Pesticides cause up to 41 million people to suffer from adverse reactions and 200,000 deaths a year
The report also attacks the claim of agrochemical manufacturers that the use of pesticides is essential to address global hunger – and highlights the “systemic denial” of the companies regarding deaths and injuries from pesticides.
The impact of pesticides is characterized as “catastrophic” and a human rights violation
The report, delivered on March 8 to the UN Human Rights Council, details the adverse effects of chronic exposure to pesticides, including links to cancer, Parkinson’s and Alzheimer’s disease, hormone disruption, developmental disorders and sterility. In addition to causing almost a quarter of a million deaths yearly, pesticides cause up to 41 million people to suffer from adverse reactions.
Co-authored by Hilal Elver – a research professor and special UN rapporteur, or investigator, on the Right to Food – the report bluntly calls the use of pesticides “catastrophic“ and says that relying on these poisonous chemicals is a short-term solution that threatens the right to adequate food and health.
According to Andrew Kimball, executive director at the Center for Food Safety, the report is historic because it declares that the ability to have non-toxic and safe food is a human right.
Hilal noted that 99 percent of the poisonings took place in developing countries, due to lack of protections for farm workers. The report also noted that children – who may be forced into labor at an early age in developing countries – are particularly susceptible to pesticide contamination of food, with 23 deaths reported in India in 2013 and 39 deaths in China in 2014. In China, pesticide contamination has put a stop to farming on about 20 percent of the arable land.
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In addition to distributing carcinogenic poisons for human consumption on a massive scale, pesticides deplete the topsoil, threaten the ecosystem and pollute groundwater. The report called for a global treaty to govern the use of these substances, and for incentivizing organically produced food. It also advocated natural methods of pest control, including crop rotation.
Powerful agrochemical industry uses lies and deception to conceal harm
The report was co-authored by Baskut Tuncak, the UN’s special rapporteur on toxins. Tuncak voiced his frustration with the difficulty of proving pesticide harms – although scientific studies have demonstrated that they exist.
The global pesticide market, a $50 billion dollar a year industry, gives agrochemical companies unprecedented power over governments and over the scientific community, Tuncak says.
And these industrial giants think nothing of using “aggressive and unethical” marketing tactics to systematically deny and suppress the truth about pesticide dangers, Tuncak concludes – adding that lobbying of governments obstructs reform and paralyzes global pesticide restrictions.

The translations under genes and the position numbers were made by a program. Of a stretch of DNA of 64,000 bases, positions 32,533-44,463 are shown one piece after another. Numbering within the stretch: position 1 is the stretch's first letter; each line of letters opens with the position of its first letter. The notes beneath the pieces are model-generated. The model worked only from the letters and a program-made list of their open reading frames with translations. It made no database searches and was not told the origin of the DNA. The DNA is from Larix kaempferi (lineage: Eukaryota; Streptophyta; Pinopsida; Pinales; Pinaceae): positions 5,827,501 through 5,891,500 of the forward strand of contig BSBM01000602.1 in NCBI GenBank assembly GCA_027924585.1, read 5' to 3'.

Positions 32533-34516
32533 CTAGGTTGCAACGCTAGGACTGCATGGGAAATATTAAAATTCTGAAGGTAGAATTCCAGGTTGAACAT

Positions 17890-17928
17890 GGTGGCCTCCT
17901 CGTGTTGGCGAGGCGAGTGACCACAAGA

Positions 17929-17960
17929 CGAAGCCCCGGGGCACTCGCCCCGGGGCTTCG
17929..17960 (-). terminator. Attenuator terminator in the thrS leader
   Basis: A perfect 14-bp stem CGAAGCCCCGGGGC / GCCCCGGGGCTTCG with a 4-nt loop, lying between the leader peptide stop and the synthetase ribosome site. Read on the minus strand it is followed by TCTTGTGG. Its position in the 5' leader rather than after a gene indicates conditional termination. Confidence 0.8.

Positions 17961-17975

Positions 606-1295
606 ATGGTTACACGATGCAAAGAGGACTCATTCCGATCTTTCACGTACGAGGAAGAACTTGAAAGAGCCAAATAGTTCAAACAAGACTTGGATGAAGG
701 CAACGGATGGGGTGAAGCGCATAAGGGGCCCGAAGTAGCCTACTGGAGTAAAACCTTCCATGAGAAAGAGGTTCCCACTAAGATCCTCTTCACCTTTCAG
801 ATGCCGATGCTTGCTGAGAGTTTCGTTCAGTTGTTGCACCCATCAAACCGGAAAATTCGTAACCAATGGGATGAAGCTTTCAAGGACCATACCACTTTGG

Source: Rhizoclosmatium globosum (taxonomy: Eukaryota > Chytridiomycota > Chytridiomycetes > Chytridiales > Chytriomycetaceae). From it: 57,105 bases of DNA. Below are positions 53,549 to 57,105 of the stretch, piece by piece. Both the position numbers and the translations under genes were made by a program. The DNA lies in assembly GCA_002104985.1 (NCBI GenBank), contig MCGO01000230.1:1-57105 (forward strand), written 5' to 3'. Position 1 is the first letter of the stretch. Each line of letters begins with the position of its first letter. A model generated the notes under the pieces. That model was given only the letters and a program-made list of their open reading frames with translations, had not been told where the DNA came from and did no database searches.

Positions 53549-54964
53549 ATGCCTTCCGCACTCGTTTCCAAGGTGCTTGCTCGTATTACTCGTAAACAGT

Philosophy justifying the use of toxic pesticides is nothing more than “smoke and mirrors”
The belief that pesticides are needed to combat the global hunger crisis is a “myth,” according to Helver. In reality, pesticides play no role in reducing world hunger.
The UN Food and Agriculture Organization points out that we have currently have the ability to feed 9 billion people, the projected population of the world by 2050. The problem is not one of production, Helver says, but of poverty, inequality and improper distribution. (Natural health experts and advocates agree)
Jay Feldman, executive director of the non-profit environmental group Beyond Pesticides, points to the $43 billion organic industry as proof that toxic chemicals are not required to feed people.
The upshot: sustainable farming methods can address global hunger – without the use of toxins.
The U.S. lags behind the EU in protecting its citizens
Elver praised some countries – including those in the EU – for their “very strong regulations” for pesticides. Since 2013, the EU has banned the use of neonicotinoid pesticides – which are toxic to bees – on flowering crops. Disgracefully, the United States has no such regulation.
When it comes to developing countries, few have regulatory regimes for pesticides. In some cases, pesticides that are banned in specific countries are still being manufactured there for export to other countries.
Meanwhile, pesticide manufacturers, including the UK’s Crop Protection Association, are pushing back against the condemnation, insisting that pesticides play a key role in ensuring access to a “healthy, safe, affordable and reliable food supply.”
However, the UN’s powerful and damning report makes that claim an impossible one to entertain.